Functional Microrobots Could Harbor Bioengineering Apps
By HospiMedica International staff writers
Posted on 22 May 2017
Image: A bullet-shape microrobot with a programmed inner cavity, swimming in 5% H2O2 (Photo courtesy of Max Planck Institute).
A new study suggests that untethered micron-scale mobile robots can navigate and non-invasively perform specific tasks inside hard-to-reach body sites.
Currently being designed, fabricated, and tested at the Max Planck Institute for Intelligent Systems and Carnegie Mellon University, the first-generation microrobots will be able to deliver therapeutics and other cargo to targeted body sites, as well as to enclosed organ-on-a-chip microfluidic devices with live cells. A new two-step approach is use to provide the microrobotic devices with desirable functions. The first step uses three-dimensional (3D) laser lithography to crosslink light-responsive polymers.
In the second step, the formed chemically homogenous base structure is functionalized by modifying it at specific geometric sites with chemically compatible small molecules which introduce new chemical groups using selective 3D laser lithography illumination; this causes an unreacted polymer precursor to be removed, and a new precursor with the desired chemical functionality is introduced in its place. The technique allows the microrobots to be fabricated with high versatility.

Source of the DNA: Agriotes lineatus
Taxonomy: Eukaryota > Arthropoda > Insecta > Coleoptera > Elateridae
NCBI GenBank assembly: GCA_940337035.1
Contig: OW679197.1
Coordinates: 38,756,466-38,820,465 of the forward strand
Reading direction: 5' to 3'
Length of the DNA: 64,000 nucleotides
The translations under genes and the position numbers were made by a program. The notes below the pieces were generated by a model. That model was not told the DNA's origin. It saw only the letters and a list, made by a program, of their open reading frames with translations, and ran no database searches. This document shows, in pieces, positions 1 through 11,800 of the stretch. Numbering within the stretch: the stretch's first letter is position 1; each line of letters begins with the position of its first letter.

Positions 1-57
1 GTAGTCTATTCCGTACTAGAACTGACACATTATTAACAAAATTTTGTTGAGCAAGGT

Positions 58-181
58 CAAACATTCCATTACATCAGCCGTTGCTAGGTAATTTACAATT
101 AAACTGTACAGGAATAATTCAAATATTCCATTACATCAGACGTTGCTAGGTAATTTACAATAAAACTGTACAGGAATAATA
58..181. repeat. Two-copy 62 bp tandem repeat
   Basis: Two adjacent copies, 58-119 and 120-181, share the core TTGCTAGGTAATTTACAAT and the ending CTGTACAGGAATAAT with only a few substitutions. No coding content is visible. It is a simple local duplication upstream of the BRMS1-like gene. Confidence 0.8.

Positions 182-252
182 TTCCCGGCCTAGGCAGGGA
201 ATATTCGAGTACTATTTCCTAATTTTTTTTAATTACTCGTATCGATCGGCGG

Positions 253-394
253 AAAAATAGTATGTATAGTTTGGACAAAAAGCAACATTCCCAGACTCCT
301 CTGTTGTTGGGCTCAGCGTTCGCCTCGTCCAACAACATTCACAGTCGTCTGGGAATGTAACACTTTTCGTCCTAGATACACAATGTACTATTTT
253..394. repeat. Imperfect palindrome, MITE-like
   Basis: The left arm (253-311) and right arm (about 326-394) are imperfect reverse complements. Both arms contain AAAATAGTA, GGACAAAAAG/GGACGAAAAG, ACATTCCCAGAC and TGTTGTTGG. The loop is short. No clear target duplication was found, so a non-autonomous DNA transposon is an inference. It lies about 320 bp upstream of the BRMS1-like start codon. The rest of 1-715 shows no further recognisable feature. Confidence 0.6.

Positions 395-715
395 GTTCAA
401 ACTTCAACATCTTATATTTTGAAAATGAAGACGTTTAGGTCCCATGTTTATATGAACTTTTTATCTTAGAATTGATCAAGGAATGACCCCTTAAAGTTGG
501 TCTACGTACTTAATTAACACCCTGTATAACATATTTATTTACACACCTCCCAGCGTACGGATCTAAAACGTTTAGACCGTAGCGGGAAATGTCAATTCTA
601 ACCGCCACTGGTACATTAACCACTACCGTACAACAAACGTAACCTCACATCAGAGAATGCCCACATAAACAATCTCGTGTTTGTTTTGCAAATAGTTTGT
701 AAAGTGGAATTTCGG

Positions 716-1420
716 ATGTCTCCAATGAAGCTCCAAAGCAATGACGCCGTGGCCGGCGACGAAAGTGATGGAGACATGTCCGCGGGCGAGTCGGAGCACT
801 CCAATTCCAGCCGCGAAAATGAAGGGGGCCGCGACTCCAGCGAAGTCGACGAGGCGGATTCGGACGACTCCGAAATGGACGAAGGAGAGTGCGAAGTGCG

To prove the concept, the researchers prepared a bullet-shaped micro-swimmer, in which an inner cavity was selectively modified with catalytic platinum nanoparticles. The researchers also designed a microflower structure bearing orthogonal biotin, thiol, and alkyne groups at precisely defined positions. According to the researchers, the new sub-millimeter constructs hold a myriad of applications in various fields besides microrobots, including targeted delivery, tissue engineering, self-organizing systems, programmable matter, and soft microactuators. The study was published on May 8, 2017, in Lab Chip.
“Our key objective is to develop new methods of making miniaturized materials that are performing intelligently in complex and unstable environment,” said lead author postdoctoral researcher Hakan Ceylan, PhD, of the Max Planck Institute. “In the near future, probably in around 10 years, this could have tremendous applications in tissue engineering and regenerative medicine, while in the longer term, it could revolutionize the treatment of genetic diseases by single cell-level protein or nucleic acid delivery.”